Guest post by Robby Slaughter. Randy Clark wrote a nice piece entitled Why Communication in the Workplace Sucks. And he’s correct: workplace communication does suck, and the reasons he gives are certainly valid. Because yes: we don’t listen, we don’t give our full attention, we don’t think carefully about which medium to use when communicating (and often use the wrong one), we don’t read the entire thread, and we don’t check to make sure others understand. But there’s a darker, far more profound reason why communication sucks: apathy.

Why Communication in the Workplace Sucks

To put it in corporate language: many people don’t value communication. As George Bernard Shaw once quipped, “The single biggest problem with communication is the illusion that it has taken place.” [1] We are often more interested in having said something than we are in being understood, or getting on with whatever is next rather than making certain that everyone is in agreement with what has happened and what is supposed to happen. We’re also not particularly focused on getting the details right. Because, in many organizations, someone who works for us will have to figure that out. General instructions are “good enough” if you’re the boss.

A reason we don’t care about communication is because so much of it is noise. It is in the background, or it contains no useful information. Consider the signs that read “Employees must wash hands before returning to work.” Are these actually effective at achieving the stated goals, or are they merely defensive mechanisms that lawyers have advised? Furthermore, communication is often knowingly false or misleading: “I’m not aware of any planned layoffs” or “I can neither confirm nor deny that statement.”

Plus, we can be confident that if it really is important, it will be repeated. If you miss that call, they will call back. If you don’t write down the appointment, you’ll get a reminder. If you fail to pay the bill on time, there will be a second notice. Why value communication when others don’t seem to value it?

Perhaps the best way to understand this is to think of the steps in the cycle. When you are new to an organization, you are unaware. Pick your tired cliche: deer in the headlights, drinking from the firehose, constantly circling back and taking things offline. Then after a while, you start to get a sense for how things operate. At this point, you feel engaged and ready to start being productive.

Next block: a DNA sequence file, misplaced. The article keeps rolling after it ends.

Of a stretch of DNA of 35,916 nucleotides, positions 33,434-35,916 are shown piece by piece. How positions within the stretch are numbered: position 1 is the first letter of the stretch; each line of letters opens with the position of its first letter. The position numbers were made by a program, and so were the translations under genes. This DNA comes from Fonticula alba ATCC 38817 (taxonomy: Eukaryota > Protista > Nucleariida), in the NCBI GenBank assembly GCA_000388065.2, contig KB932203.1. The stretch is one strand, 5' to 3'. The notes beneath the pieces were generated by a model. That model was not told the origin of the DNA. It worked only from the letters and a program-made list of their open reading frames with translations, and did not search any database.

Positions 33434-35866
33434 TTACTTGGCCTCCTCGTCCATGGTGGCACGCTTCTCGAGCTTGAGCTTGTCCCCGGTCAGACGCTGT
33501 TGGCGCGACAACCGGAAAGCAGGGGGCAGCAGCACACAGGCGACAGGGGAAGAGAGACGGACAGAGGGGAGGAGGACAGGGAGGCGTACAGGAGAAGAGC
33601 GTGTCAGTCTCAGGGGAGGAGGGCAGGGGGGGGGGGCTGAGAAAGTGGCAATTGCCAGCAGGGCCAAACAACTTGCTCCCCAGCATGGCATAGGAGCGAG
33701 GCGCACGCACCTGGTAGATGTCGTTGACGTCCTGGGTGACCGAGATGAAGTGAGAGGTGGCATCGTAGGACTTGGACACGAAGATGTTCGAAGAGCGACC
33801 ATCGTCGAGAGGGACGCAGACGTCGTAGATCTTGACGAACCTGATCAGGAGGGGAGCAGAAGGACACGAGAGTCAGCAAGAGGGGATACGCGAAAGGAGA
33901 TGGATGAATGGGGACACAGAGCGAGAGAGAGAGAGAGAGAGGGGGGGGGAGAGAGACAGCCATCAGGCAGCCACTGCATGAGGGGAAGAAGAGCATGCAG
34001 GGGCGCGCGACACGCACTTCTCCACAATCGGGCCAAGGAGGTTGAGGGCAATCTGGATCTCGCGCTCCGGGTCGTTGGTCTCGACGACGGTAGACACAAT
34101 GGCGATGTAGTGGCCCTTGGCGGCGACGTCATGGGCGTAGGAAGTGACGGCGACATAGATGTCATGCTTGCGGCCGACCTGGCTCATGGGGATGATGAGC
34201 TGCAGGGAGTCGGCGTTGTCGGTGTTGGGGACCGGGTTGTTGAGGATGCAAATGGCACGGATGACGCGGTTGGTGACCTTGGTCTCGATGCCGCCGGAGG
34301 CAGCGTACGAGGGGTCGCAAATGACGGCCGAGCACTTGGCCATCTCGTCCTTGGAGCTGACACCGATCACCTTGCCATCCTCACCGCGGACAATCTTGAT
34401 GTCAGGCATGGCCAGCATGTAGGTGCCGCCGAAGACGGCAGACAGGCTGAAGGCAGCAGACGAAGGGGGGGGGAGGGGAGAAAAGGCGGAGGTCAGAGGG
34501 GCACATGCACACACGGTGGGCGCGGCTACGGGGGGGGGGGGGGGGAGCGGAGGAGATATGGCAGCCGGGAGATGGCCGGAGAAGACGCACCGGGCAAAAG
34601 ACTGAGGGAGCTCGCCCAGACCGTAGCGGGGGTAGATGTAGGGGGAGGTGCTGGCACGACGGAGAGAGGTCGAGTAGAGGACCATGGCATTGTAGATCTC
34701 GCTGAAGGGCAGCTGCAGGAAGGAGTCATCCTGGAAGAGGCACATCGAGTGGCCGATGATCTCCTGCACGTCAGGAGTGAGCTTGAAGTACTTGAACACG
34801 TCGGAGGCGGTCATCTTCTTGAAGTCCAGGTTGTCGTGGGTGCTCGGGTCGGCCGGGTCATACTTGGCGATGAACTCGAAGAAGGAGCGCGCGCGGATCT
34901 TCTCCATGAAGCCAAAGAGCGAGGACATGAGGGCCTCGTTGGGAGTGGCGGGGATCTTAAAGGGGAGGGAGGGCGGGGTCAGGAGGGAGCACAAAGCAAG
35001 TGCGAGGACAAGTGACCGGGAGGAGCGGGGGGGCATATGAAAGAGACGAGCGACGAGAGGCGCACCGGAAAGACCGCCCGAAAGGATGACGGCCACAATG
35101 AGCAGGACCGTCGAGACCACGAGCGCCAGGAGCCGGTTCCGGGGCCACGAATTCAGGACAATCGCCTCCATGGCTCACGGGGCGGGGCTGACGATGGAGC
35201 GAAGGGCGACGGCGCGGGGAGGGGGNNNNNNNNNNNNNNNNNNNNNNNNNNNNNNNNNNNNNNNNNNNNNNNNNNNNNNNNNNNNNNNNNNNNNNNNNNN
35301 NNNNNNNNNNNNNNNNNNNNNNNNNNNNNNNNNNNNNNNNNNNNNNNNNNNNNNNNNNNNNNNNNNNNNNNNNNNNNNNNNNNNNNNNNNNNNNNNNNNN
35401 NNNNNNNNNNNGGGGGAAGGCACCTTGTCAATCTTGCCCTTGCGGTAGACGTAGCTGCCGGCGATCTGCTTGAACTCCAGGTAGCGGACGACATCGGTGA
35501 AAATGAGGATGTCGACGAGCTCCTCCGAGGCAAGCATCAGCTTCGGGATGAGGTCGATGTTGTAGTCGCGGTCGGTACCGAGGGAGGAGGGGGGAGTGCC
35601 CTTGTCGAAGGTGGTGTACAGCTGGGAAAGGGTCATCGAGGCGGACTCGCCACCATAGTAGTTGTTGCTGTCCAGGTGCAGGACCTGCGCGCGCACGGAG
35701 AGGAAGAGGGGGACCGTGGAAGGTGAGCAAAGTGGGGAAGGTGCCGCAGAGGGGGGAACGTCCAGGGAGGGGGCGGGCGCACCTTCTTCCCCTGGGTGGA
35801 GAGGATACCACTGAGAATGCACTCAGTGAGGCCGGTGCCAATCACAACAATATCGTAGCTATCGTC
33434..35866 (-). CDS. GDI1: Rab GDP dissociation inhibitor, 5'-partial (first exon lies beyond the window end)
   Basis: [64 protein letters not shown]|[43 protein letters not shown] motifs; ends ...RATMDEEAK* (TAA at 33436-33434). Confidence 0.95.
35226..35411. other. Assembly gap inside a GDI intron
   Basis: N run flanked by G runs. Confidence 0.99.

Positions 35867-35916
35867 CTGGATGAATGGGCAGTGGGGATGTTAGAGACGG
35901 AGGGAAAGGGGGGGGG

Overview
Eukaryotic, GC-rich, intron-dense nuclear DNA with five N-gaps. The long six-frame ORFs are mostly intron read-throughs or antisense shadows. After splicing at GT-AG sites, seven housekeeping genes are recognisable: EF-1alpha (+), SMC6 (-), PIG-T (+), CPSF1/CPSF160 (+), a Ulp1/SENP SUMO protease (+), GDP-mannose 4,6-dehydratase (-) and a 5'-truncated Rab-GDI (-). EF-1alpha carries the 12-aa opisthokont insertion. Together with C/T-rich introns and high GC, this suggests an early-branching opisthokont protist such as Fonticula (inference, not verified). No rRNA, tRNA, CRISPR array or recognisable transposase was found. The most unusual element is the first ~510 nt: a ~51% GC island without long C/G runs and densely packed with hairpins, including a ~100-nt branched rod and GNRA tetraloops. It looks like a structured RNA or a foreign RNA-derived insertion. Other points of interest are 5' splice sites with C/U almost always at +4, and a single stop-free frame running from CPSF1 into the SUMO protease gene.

But here’s where too many organizations fail the people in them, because the culture does not embrace those who care. Instead of that engagement being nurtured and supported, it is dismissed through sarcasm and disinterest. Details are left out. Questions go unanswered. Problems are left unsolved, often even unacknowledged. And the new employee goes from engaged to frustrated.

Human beings are great at being angry, but we can’t keep it up for long. And the end result is disinterest. “It is what it is.” “We can figure it out next week.” And pretty soon, we’re no longer frustrated. We’re apathetic.

Chances are the reason communication is poor in your workplace isn’t as simple as making sure you have agendas for your meetings, or that you avoid email for conversations. Instead, it’s likely because people don’t care about communication, because, people don’t care. And that’s a much harder problem to solve, because it must be echoed and reinforced and supported throughout the organization.

There is hope. You’re here, after all, reading an article about why workplace communication sucks. What you can do is tell people that you care. You can take every comment at face value (even the sarcastic ones) and be conscientious about your communication. You can respond to a voicemail with an email. You can write documentation and put it out on a shared drive rather than replying to each question. You can be kind and honest and gracious with others, even if they aren’t with you. And maybe your efforts will rub off on people.

Because there’s no magic answer for better communication, just as there is no magic answer for places where people don’t really care. All you can do is try to do your best, try to model the behavior you want, and maintain a positive attitude.

And of course, keep your eye on the job market. Because there’s always somewhere else to go. There’s always new people, new opportunities, and new adventures ahead.

Robby Slaughter owned a consulting business for over 15 years, but closed it down in 2021 to pursue public service. He is an independent candidate for U.S. Congress in Indiana’s 5th District. Learn more at

[1] That quote sure is quippy, but it wasn’t said by George Bernard Shaw. This illustrates one of the other problems with communication: we often speak from a place of authority, not a place of truth. Attributing a quote to a famous person makes it seem more impactful. But, shouldn’t the idea stand on its own, regardless of the fame of the person who said it?

Photo by Memento Media on Unsplash